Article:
Sherwood Middle School is located in South Memphis. Ninety-four percent of Sherwood’s students are low-income, and last year, only eight percent were proficient in math and language arts. If there were ever a school that needed access to great teachers, it was Sherwood Middle. But in 2013, Sherwood, like all schools in Memphis and others nationwide, couldn’t begin hiring teachers for the upcoming school year until it was nearly summer.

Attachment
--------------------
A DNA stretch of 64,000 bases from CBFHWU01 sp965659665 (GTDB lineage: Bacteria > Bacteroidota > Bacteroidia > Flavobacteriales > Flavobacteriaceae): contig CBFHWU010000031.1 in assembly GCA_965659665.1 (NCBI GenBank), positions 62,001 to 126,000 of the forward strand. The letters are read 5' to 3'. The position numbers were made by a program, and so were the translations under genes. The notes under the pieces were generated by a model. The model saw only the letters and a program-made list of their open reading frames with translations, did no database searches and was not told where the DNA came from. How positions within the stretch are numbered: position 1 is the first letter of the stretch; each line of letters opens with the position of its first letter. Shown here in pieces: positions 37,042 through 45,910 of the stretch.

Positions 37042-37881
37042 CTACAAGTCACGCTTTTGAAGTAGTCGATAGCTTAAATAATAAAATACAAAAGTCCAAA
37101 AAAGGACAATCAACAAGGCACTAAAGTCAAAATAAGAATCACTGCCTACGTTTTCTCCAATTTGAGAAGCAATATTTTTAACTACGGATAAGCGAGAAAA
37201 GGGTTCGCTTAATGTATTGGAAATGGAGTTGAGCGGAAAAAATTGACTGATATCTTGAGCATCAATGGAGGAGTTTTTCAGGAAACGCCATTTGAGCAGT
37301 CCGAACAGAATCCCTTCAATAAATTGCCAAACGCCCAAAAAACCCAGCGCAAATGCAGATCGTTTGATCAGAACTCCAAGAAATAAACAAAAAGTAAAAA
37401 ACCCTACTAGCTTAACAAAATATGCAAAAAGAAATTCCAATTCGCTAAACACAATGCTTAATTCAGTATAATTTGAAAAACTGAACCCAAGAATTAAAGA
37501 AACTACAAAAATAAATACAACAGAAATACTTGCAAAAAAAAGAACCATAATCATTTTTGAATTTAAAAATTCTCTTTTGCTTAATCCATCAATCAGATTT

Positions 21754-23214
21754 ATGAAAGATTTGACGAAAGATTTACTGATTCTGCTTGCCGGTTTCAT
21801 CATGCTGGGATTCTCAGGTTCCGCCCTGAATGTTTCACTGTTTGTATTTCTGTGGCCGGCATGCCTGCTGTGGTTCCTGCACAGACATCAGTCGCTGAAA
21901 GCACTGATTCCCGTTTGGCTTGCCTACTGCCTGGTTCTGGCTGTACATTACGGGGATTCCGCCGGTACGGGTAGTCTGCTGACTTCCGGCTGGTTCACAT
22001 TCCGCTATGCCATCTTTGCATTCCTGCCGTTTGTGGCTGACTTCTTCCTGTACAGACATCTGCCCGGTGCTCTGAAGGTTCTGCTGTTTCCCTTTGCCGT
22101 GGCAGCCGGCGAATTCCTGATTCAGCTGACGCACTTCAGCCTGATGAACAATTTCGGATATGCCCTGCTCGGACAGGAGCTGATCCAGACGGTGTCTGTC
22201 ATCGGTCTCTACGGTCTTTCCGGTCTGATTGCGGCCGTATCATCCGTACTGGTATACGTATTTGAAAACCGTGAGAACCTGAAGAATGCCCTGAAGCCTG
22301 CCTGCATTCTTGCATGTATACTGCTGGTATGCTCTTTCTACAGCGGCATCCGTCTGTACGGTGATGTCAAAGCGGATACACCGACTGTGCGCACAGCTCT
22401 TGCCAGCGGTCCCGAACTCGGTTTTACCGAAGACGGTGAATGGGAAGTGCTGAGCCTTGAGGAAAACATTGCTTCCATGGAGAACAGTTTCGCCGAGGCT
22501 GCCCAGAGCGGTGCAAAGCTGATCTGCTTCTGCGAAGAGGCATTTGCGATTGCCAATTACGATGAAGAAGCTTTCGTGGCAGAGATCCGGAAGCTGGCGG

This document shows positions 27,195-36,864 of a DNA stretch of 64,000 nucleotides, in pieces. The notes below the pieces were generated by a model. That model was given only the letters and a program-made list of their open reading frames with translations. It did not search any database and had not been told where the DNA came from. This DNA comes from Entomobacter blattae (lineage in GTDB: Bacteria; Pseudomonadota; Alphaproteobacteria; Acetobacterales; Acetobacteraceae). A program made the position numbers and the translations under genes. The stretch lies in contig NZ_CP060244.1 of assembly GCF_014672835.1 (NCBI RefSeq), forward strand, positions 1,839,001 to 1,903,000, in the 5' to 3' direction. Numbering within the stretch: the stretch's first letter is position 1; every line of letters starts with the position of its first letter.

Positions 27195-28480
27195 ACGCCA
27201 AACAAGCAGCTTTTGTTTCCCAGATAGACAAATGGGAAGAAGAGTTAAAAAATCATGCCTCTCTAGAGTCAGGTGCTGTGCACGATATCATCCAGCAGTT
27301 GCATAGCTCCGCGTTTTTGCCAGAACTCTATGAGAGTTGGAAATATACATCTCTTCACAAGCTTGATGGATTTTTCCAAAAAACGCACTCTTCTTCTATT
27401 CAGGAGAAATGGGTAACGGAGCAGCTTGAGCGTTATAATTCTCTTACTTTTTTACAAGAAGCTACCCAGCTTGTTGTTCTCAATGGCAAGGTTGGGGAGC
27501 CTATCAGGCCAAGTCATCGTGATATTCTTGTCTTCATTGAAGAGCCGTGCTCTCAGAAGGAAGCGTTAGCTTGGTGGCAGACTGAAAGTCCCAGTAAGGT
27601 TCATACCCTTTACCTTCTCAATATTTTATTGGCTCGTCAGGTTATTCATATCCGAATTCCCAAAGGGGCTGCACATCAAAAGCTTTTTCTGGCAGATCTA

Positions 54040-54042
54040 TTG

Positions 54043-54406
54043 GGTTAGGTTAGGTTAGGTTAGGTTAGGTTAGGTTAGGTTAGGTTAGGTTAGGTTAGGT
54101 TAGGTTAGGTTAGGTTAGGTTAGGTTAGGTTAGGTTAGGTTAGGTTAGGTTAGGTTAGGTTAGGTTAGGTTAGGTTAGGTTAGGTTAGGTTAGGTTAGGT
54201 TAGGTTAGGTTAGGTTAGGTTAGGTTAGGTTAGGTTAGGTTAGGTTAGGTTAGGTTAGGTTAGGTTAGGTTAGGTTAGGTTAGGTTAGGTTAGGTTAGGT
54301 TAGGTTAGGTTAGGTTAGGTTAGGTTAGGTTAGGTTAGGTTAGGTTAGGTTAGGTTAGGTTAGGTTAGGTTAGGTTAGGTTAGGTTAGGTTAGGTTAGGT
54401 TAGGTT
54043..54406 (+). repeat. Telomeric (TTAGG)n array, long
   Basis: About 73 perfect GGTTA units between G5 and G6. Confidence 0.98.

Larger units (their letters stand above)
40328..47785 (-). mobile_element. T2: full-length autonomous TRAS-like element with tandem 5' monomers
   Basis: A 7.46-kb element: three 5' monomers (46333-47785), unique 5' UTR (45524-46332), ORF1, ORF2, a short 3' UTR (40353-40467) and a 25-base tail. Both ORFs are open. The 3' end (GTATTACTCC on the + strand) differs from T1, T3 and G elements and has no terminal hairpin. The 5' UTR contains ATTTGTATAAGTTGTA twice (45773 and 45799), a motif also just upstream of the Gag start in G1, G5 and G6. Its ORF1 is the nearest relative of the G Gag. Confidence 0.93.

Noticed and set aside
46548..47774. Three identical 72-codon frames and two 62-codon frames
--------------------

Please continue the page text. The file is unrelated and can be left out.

Kids at schools like Sherwood lose out when school districts have to wait until late spring and summer to hire new teachers, because those schools miss the best teacher talent. In research we conducted for Shelby County Schools (SCS), home to Sherwood Middle, we found that 60 percent of teachers hired between March and May of 2013 were rated in the top two categories on the district’s teacher evaluation rubric. Only 40 percent of those hired between June and July were rated as effective. And that wasn’t all: June and July hires were more likely to leave the district within one year, causing SCS to spend more on recruitment, onboarding and professional development. Late hiring represents missed opportunities to hire the best teachers—a big problem for students—and costs districts more, too, because of the financial burdens of higher turnover. This isn’t news: We’ve been writing about the problem of late teacher hiring (and how to solve it) for more than 10 years now.